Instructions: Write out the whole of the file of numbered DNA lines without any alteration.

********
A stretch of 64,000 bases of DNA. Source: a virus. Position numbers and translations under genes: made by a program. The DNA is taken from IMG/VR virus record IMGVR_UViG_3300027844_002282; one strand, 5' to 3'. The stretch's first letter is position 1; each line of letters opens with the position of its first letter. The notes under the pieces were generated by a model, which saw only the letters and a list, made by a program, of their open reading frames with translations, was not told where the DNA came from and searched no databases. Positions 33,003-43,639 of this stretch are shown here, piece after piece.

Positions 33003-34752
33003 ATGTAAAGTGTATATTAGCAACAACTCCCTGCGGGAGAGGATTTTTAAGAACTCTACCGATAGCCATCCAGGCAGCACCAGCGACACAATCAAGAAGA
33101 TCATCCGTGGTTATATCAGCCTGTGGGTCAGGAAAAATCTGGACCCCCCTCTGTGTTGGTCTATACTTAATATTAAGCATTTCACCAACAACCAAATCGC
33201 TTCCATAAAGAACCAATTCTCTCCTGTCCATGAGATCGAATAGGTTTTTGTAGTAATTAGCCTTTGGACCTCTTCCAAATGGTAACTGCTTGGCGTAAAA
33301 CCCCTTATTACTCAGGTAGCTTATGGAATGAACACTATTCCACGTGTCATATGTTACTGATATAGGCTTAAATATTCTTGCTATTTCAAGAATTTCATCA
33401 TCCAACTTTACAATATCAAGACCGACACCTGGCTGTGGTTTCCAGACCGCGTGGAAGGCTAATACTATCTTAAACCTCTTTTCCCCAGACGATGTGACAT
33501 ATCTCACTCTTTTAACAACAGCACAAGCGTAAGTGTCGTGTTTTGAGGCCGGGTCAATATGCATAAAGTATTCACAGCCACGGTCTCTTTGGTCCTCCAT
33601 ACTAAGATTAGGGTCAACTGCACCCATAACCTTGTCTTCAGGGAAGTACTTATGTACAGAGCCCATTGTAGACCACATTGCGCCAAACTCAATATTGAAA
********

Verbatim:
A stretch of 64,000 bases of DNA. Source: a virus. Position numbers and translations under genes: made by a program. The DNA is taken from IMG/VR virus record IMGVR_UViG_3300027844_002282; one strand, 5' to 3'. The stretch's first letter is position 1; each line of letters opens with the position of its first letter. The notes under the pieces were generated by a model, which saw only the letters and a list, made by a program, of their open reading frames with translations, was not told where the DNA came from and searched no databases. Positions 33,003-43,639 of this stretch are shown here, piece after piece.

Positions 33003-34752
33003 ATGTAAAGTGTATATTAGCAACAACTCCCTGCGGGAGAGGATTTTTAAGAACTCTACCGATAGCCATCCAGGCAGCACCAGCGACACAATCAAGAAGA
33101 TCATCCGTGGTTATATCAGCCTGTGGGTCAGGAAAAATCTGGACCCCCCTCTGTGTTGGTCTATACTTAATATTAAGCATTTCACCAACAACCAAATCGC
33201 TTCCATAAAGAACCAATTCTCTCCTGTCCATGAGATCGAATAGGTTTTTGTAGTAATTAGCCTTTGGACCTCTTCCAAATGGTAACTGCTTGGCGTAAAA
33301 CCCCTTATTACTCAGGTAGCTTATGGAATGAACACTATTCCACGTGTCATATGTTACTGATATAGGCTTAAATATTCTTGCTATTTCAAGAATTTCATCA
33401 TCCAACTTTACAATATCAAGACCGACACCTGGCTGTGGTTTCCAGACCGCGTGGAAGGCTAATACTATCTTAAACCTCTTTTCCCCAGACGATGTGACAT
33501 ATCTCACTCTTTTAACAACAGCACAAGCGTAAGTGTCGTGTTTTGAGGCCGGGTCAATATGCATAAAGTATTCACAGCCACGGTCTCTTTGGTCCTCCAT
33601 ACTAAGATTAGGGTCAACTGCACCCATAACCTTGTCTTCAGGGAAGTACTTATGTACAGAGCCCATTGTAGACCACATTGCGCCAAACTCAATATTGAAA